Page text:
Archive for December 2011

The Interactive Lecture... Delivery Part 2

A few years ago I studied Classroom Presenter 3 and wrote my masters thesis on tech enhanced interactive lectures. CP3 is an amazing piece of open source software that creates a dynamic interactive student centered conversation in the classroom and in my opinion would make a killer app for the iPad (anyone want to develop it?) The incredible thing about CP3 is that it takes a teacher centered static powerpoint and allows for student input, instant feedback, and an ability to diverge from the linear path of a ppt slide show.

I mention this because video lectures are the foundation of flipped instruction, a style of instruction that I am very fond of and feel compelled to pursue in light of 1:1 iPads. In addition, I am keenly aware of how, like powerpoint, video lectures run the risk of creating a non interactive didactic teacher centered delivery.

This forces many questions. How does a video become interactive? Should video lessons just be explorations that ask questions? Is it best practice to use video to guide students through notes and example problems? How do you ensure students are listening to the lecture and not just copying notes? Are there editing tricks or guided note tricks that make a video more interactive and increase student participation?

Being a math teacher I want my students to see mathematical relationships, recognize mathematical patterns, and learn properties of shapes, functions, and graphs. However, I also recognize that it is important to model problem solving techniques by providing examples that the teacher walks through.

So where does that leave me? As of today I think I am somewhere in the middle of all this. My notes require students to answer questions based off what was said in the video but they also contain examples some completed for them others only partially completed. Here is a sample of where I am at with my vodcasting I like to call em Mathflix. I don't have an allusions of grandeur thinking that I can offer subscriptions for $7.99/month I just thought it was a fun name.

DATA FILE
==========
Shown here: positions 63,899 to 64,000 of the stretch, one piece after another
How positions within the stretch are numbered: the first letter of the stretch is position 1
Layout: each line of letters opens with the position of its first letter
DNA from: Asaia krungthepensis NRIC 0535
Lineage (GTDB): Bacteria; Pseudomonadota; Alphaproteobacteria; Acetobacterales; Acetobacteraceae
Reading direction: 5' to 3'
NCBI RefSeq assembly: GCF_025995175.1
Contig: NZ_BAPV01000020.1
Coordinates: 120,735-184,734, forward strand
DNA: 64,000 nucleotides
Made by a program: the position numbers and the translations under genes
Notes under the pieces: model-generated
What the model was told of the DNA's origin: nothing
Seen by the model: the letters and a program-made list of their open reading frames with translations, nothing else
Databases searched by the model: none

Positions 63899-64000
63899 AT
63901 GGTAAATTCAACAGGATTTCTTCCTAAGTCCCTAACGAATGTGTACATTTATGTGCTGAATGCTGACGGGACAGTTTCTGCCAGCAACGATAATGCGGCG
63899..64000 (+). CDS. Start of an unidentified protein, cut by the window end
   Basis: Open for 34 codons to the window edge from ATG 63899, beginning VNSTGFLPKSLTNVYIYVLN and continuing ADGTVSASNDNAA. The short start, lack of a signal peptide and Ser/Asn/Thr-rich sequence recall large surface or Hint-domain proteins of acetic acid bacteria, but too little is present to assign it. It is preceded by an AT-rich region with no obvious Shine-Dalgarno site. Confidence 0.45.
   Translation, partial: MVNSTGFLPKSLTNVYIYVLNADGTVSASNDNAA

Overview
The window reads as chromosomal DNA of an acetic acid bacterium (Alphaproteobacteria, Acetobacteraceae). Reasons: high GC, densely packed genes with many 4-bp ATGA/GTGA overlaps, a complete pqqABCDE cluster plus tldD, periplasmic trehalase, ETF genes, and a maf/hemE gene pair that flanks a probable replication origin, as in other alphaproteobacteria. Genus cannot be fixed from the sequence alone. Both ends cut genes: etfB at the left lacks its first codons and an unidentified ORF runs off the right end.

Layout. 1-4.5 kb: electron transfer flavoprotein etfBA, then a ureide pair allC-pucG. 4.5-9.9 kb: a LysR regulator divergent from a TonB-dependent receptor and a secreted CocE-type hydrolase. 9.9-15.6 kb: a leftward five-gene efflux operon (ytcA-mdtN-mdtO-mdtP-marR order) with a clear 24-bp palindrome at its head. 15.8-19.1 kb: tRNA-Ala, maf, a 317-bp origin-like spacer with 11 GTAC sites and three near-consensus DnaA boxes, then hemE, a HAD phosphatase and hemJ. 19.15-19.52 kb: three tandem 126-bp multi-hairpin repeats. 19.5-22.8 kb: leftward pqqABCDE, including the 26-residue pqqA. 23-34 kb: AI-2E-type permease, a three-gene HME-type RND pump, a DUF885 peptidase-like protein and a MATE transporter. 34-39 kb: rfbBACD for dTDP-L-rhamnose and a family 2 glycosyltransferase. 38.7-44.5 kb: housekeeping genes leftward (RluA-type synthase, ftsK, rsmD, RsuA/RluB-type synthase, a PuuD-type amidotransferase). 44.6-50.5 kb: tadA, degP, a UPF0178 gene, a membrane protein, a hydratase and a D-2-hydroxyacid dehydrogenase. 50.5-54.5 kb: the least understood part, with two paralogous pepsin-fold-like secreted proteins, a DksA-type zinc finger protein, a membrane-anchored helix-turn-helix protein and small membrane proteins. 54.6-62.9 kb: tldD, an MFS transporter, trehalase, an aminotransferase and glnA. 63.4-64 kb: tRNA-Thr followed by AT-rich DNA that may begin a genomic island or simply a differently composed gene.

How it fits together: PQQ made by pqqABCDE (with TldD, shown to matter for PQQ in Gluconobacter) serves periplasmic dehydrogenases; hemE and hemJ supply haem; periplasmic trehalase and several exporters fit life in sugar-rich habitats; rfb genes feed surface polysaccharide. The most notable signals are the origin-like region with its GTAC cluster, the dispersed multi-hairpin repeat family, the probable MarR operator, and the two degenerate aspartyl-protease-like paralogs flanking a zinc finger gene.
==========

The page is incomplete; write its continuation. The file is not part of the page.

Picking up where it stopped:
I am interested in your thoughts on how to make videos interactive. Feel free to leave your comments.

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How the iPad Changes the Learning Environment. Part 1 Delivery

Last year at this time the most technological piece of equipment in my room was an overhead projector. Transparencies, wet erase markers, paper towel scraps all over, and blue fingers from quick licking and erasing all add up to equal a pretty static and one-size-fits-all teacher centered instruction. Students typical class consisted of a warm-up, homework check, a lecture, guided practice and independent work time (if there was time left in the hour). If there were still problems from the book left to complete the students were assigned to finish them at home. As far as I know this was a pretty well accepted and wide practiced approach to learning.

Since then my learning environment has completely changed. iPads are exceptional at delivering content and personalizing instruction. Being absolutely compelled to check out epub creations I have fully dove into creating interactive notes using video lectures created on my laptop, photos edited by skitch, embedded voice prompts recorded in garage band, and active links to sites that will track and record student progress (more to come on interactive text in future posts). I know there is plenty of room for improvement in this content delivery style but when I think about how this can help personalize instruction and give instant student feedback I can't help but to think this is good and the right direction to move in.

This style of delivery is often referred to as flipped instruction. I have lots of thoughts on flipped instruction and personally I have really been excited about this style and what it has allowed for in the learning environment. Here too, there is tons of room for improvement with integrating this approach and making it really effective for my students. However, at this point in it's implementation I can honestly say I will never go back to a static stand and deliver a-one-size-fits-all lecture.

The other day it struck me that students were having instruction personalized on many different levels. Some were working ahead watching and listening to future lectures and practicing problems in sections the rest of the class was not. Some were catching up on lectures not yet watched trying to keep up with the class. Some were reviewing concepts via video they had already viewed and some were getting direct personal face to face just-in-time-teaching from me.

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